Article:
Pictures of humans and animals just are not the same, and not only because a human is obviously different than an animal, mind you.  You see, I was toying with changing my blog’s profile photo, but I hate just about every picture of myself that exists.  The photo I had selected to settle upon, because it’s “decent,” cuts into / off one of my eyes.  Apparently, we are all now expected to fit in a bubble.  Well, POP.  <~~That was my bubble bursting.   So, I have set my profile photo to one of my Radin until I am finally in a picture that is not only a suitable portrayal of myself but also fits within the circle that is meant to be representative of who I am (but I’m a square, damnit!).

The wetter / runnier Radin’s nose, the more mussed his hair, and the more annoyed his facial expression . . . the more adorable he looks!  THAT is how animals’ pictures are different than a human’s.  The runnier my nose, the more mussed my hair, and the more annoyed my facial expression?  Well, that just makes me look like a trainwreck with a bad case of resting bitch face AKA RBF!  Though both assertions are certainly accurate, that is not what the bubble was developed to depict!

 

 

 

What I Would Have Said

I am painfully shy.  I don’t particularly like talking to strangers, and I can’t bring myself to speak publicly . . . unless it’s absolutely mandatory (work, school, etc.).  I would have liked to have spoken at Aunt Shirley’s funeral on Friday.  In fact, just about every muscle in my body was twitching, and my brain / inner dialogue was screaming at me to get up there and speak because I have so many wonderful things to say, but I just couldn’t.


About my propensity to be shy . . . I feel like we live in a world today where a shy person is treated as though they are defective. Aunt Shirley never made me faulty.  I never even had to tell her that I was shy. I didn’t know it then, as a child, because we view the world differently then than when we are grown, but I see it now, in hindsight – Aunt Shirley just accepted me for who I was, no questions asked. She had this innate understanding that I was just a shy kid, and it was OKay, and she didn’t push me to be anything other.

As a tot, I always looked so forward to going to the Litchfield Fair with Aunt Shirley and Uncle Norman each year. I was far too shy to order food for myself or speak up if I wanted some bobble. I’d tell Aunt Shirley what I wanted, and she’d order for me. She didn’t tell me to tell the person working at the counter; she spoke for me when I couldn’t vocalize my wants.  I didn’t have to ask Auntie for her help; she instinctively knew when I needed to borrow her voice.

There are two times I remember Aunt Shirley being mad. First, when I was given the raw burger at the fair.  (Even if I had wanted to speak up for myself in that scenario, she was already “on it.”).  The other time . . . Uncle Normal knocked her over in the swimming pool during a vacation in Vermont. There’s a third time she was mad, and it’s the only time I’m aware of that she was mad AT me, and that was when I ran off and got lost at the beach. I’ve always relied on “I was too young to remember” as reasoning for not remembering, but years of study in psychology has lead me to believe that I’ve just repressed it. With the exception of the pool fiasco, I think that even Aunt Shirley’s anger stemmed from love.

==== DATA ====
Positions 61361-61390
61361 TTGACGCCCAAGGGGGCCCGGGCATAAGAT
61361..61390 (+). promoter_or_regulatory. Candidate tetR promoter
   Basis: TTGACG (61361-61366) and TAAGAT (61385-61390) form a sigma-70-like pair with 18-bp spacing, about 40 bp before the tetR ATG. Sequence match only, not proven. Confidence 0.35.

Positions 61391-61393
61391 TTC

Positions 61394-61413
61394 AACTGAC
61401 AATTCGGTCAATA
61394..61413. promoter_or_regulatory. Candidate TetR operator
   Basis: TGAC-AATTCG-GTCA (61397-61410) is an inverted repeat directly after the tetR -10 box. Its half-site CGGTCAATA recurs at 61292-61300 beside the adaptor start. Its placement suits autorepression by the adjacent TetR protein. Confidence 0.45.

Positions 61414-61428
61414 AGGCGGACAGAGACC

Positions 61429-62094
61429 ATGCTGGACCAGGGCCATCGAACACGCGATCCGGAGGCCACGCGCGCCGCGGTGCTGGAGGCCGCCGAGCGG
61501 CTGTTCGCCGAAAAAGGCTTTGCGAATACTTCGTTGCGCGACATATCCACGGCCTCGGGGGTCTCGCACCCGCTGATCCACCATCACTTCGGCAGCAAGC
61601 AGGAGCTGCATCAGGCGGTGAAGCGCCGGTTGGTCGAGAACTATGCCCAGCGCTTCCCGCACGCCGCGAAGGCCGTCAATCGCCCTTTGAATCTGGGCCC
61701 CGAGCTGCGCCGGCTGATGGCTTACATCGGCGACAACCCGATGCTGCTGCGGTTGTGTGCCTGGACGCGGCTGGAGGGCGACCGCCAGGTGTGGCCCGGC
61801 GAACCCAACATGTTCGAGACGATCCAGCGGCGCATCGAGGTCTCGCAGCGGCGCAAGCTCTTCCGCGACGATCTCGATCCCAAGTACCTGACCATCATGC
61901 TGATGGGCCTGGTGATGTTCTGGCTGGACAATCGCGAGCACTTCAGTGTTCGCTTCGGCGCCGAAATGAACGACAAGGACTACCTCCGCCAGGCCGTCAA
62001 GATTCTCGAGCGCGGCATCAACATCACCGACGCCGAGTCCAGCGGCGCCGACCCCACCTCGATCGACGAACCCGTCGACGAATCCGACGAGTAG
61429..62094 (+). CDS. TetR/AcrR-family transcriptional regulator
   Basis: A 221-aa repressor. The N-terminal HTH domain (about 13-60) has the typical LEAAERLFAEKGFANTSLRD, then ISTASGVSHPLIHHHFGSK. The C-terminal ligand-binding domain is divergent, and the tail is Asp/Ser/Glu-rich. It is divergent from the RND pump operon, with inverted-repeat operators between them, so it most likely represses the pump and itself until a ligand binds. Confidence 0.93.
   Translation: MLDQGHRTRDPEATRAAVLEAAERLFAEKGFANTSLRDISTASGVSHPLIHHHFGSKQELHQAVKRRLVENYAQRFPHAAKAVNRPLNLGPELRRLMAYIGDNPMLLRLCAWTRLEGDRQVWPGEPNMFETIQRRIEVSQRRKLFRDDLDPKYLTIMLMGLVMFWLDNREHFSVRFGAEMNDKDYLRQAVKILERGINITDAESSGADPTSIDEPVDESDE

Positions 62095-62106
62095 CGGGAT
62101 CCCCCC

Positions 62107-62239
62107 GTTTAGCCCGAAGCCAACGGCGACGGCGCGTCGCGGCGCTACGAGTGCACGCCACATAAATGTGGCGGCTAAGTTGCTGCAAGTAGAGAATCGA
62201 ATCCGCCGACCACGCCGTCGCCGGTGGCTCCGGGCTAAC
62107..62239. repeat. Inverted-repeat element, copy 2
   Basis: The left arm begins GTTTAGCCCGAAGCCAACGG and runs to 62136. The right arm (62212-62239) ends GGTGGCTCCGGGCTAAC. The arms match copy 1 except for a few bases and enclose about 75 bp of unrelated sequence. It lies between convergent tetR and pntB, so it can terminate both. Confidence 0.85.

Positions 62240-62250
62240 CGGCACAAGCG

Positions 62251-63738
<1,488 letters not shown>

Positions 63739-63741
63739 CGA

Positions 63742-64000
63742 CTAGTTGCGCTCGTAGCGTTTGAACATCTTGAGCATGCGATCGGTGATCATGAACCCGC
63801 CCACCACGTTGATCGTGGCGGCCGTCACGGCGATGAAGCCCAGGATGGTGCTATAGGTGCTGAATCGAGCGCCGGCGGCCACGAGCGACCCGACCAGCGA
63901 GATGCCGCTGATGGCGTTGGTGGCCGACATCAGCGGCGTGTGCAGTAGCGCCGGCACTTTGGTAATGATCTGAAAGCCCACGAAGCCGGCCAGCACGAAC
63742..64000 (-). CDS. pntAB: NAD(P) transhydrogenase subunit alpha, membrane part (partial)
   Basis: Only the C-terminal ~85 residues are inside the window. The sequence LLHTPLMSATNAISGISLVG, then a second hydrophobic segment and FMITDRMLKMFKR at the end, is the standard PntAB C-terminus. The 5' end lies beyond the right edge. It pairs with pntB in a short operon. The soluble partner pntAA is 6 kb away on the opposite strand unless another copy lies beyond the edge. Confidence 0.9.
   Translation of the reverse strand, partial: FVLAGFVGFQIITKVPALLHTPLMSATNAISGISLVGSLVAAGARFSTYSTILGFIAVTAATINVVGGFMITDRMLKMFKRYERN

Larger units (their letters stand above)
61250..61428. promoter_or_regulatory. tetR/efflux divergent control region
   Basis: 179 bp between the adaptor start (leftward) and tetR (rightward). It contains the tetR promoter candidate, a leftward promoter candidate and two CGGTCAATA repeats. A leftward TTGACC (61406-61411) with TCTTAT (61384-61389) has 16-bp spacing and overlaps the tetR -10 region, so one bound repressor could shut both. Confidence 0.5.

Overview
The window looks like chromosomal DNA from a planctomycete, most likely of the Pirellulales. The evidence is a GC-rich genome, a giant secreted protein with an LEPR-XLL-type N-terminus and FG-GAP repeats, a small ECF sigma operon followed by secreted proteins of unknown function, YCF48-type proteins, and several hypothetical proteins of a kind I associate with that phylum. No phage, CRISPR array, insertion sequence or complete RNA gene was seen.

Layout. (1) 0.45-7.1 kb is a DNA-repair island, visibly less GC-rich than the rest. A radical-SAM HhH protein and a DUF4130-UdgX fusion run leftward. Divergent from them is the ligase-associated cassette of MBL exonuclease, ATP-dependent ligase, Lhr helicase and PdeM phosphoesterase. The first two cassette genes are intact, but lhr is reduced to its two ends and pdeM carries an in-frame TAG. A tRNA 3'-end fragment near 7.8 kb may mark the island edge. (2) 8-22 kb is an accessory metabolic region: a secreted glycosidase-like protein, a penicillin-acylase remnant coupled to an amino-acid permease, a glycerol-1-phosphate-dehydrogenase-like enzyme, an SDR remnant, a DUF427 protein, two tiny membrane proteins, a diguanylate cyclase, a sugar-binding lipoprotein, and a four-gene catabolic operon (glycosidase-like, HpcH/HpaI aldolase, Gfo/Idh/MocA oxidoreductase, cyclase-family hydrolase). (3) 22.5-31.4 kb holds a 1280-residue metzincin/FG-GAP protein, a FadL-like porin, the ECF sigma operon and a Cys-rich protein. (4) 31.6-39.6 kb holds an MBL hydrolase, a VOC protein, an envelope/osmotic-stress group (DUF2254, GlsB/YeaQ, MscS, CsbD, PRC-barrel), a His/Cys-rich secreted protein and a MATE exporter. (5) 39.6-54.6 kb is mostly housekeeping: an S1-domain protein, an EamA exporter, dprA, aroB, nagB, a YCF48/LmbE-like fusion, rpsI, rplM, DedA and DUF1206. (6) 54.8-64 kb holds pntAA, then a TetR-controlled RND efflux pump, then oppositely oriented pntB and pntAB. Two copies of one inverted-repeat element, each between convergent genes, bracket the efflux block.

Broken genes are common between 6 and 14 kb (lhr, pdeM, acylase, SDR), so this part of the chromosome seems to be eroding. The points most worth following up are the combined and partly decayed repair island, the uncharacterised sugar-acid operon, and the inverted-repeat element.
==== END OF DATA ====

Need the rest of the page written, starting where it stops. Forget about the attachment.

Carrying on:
Aunt Shirley taught me many things I use today. I was pretty resistant to learn anything useful like canning and sewing or anything cooking and / or baking related.  In fact, Aunt Shirley and Uncle Norman have always been my champions when there’s been joking about my not cooking. “She’ll get it! She’ll do it!”

Aunt Shirley gave me a love for jigsaw puzzles that may be unmatched. I won’t settle for less than 1,000 – 2,000 pieces. She taught me to construct the frame first. I can hear her voice whenever I am sifting through (literally) thousands of pieces to find the edges, uring me to assemble the border. She taught me latch-hook, which I still enjoy to this day.  Like many, I’ve always admired her ability to cross stitch perfectly; I’ve always been in awe of how it is virtually impossible to differentiate the back from the front. I recently started cross stitching, and I was so convinced that I must be doing something wrong because the back is such a mess, that I asked a fellow cross stitcher to send me a picture of the back of one of their projects.  As I suspected, Aunt Shirley’s work is just . . . flawlessly epic.

Aunt Shirley and Uncle Norman have been present at all of the big events: graduations, weddings, showers, holiday gatherings – but also the little things too: softball games, school award ceremonies, BBQs, and moving days.  I suspect that we all have a memory of looking out in the crowd and seeing Aunt Shirley there.  I also postulate that we have all learned something from her that will live on, in each of us, for (our) forever.

After family gatherings and holiday meals, I always offer to wash the dishes.  There has never once been an instance, when someone who knows Shirley Maxwell, has not commented, “You wash dishes just like your Aunt Shirley!” Washing dishes will never again feel like a chore to me.


^What I would have said^

Figuratively Literal

glitter

“She leaves a little SPARKLE wherever she goes” is a figurative phrase plastered on a sign that hangs in my office in all its sparkling, glittery glory.  And what a joyous moment when the figurative becomes literal.

My phone case is broken.